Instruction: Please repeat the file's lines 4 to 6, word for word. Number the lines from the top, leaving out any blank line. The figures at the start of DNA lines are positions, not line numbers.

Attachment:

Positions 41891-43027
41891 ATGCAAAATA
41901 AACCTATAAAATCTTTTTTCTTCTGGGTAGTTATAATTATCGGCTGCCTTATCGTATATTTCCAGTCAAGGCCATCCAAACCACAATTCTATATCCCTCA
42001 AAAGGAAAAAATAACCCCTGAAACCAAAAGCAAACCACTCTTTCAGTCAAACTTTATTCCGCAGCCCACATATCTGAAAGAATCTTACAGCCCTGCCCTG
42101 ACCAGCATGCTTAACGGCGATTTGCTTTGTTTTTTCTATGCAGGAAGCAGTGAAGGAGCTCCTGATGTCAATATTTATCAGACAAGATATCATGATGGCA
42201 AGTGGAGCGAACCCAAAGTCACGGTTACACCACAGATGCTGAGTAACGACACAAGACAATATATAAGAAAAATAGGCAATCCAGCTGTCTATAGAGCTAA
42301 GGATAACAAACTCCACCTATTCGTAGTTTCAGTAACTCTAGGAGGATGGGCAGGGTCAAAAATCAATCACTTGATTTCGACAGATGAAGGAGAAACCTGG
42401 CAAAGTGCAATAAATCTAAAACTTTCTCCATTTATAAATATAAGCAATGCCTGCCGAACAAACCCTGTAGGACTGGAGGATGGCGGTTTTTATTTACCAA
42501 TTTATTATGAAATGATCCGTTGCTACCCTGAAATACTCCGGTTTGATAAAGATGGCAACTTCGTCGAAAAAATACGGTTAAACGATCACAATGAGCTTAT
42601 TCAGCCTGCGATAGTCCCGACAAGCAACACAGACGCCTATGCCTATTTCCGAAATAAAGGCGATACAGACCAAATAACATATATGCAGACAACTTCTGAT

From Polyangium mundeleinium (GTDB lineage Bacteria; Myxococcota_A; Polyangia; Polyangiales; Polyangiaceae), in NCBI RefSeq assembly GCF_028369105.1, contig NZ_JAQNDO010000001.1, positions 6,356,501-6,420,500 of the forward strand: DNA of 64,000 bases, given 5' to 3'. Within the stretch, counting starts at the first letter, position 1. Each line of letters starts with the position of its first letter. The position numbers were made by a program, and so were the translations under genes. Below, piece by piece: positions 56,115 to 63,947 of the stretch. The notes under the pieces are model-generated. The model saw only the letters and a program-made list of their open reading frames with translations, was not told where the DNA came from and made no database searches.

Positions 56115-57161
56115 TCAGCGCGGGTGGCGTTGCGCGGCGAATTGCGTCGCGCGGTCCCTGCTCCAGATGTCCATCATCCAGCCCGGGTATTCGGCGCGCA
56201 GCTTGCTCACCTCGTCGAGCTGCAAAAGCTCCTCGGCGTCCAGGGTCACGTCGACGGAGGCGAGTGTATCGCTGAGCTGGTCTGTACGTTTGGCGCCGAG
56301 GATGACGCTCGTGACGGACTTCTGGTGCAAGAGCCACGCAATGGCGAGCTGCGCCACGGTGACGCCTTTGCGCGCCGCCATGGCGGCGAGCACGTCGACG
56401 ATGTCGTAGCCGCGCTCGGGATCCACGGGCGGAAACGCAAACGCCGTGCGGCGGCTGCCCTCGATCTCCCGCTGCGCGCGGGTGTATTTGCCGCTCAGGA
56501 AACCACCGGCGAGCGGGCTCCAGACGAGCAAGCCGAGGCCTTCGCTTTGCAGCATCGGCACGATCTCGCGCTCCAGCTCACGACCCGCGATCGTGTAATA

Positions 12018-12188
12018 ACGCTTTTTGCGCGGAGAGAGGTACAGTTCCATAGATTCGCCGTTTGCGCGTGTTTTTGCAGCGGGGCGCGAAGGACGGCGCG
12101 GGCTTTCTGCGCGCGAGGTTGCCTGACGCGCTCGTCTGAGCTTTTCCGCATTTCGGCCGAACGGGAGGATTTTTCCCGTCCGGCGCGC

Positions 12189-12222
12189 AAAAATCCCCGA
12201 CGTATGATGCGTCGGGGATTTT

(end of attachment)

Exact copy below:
42001 AAAGGAAAAAATAACCCCTGAAACCAAAAGCAAACCACTCTTTCAGTCAAACTTTATTCCGCAGCCCACATATCTGAAAGAATCTTACAGCCCTGCCCTG
42101 ACCAGCATGCTTAACGGCGATTTGCTTTGTTTTTTCTATGCAGGAAGCAGTGAAGGAGCTCCTGATGTCAATATTTATCAGACAAGATATCATGATGGCA
42201 AGTGGAGCGAACCCAAAGTCACGGTTACACCACAGATGCTGAGTAACGACACAAGACAATATATAAGAAAAATAGGCAATCCAGCTGTCTATAGAGCTAA